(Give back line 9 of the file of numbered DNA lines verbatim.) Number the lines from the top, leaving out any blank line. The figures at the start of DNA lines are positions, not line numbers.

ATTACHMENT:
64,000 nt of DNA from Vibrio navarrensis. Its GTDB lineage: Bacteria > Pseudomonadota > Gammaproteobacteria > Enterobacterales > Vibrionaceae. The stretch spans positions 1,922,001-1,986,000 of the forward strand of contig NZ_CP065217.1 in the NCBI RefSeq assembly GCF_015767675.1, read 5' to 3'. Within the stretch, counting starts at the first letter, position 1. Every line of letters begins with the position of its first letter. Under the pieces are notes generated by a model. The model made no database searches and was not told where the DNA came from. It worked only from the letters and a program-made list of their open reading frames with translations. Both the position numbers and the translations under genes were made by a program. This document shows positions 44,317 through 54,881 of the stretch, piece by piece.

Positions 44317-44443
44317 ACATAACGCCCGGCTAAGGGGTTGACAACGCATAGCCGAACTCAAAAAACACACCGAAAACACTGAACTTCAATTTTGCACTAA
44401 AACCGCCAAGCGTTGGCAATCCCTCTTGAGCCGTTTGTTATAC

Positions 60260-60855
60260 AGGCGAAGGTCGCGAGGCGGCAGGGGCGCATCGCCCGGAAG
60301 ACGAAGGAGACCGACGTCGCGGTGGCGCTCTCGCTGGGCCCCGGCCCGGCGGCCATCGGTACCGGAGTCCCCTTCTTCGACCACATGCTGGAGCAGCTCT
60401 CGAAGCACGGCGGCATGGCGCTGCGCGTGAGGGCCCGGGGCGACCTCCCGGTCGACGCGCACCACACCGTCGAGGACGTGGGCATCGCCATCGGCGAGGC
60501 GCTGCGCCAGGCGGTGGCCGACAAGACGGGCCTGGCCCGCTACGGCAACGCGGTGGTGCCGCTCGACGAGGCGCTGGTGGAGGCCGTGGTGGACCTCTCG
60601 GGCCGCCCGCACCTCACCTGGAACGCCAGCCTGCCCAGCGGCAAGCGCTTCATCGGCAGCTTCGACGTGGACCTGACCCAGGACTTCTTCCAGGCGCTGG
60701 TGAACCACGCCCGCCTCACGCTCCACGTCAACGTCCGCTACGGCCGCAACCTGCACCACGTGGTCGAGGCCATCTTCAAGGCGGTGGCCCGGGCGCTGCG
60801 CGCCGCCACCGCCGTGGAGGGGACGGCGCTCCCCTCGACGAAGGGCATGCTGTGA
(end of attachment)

60501 GCTGCGCCAGGCGGTGGCCGACAAGACGGGCCTGGCCCGCTACGGCAACGCGGTGGTGCCGCTCGACGAGGCGCTGGTGGAGGCCGTGGTGGACCTCTCG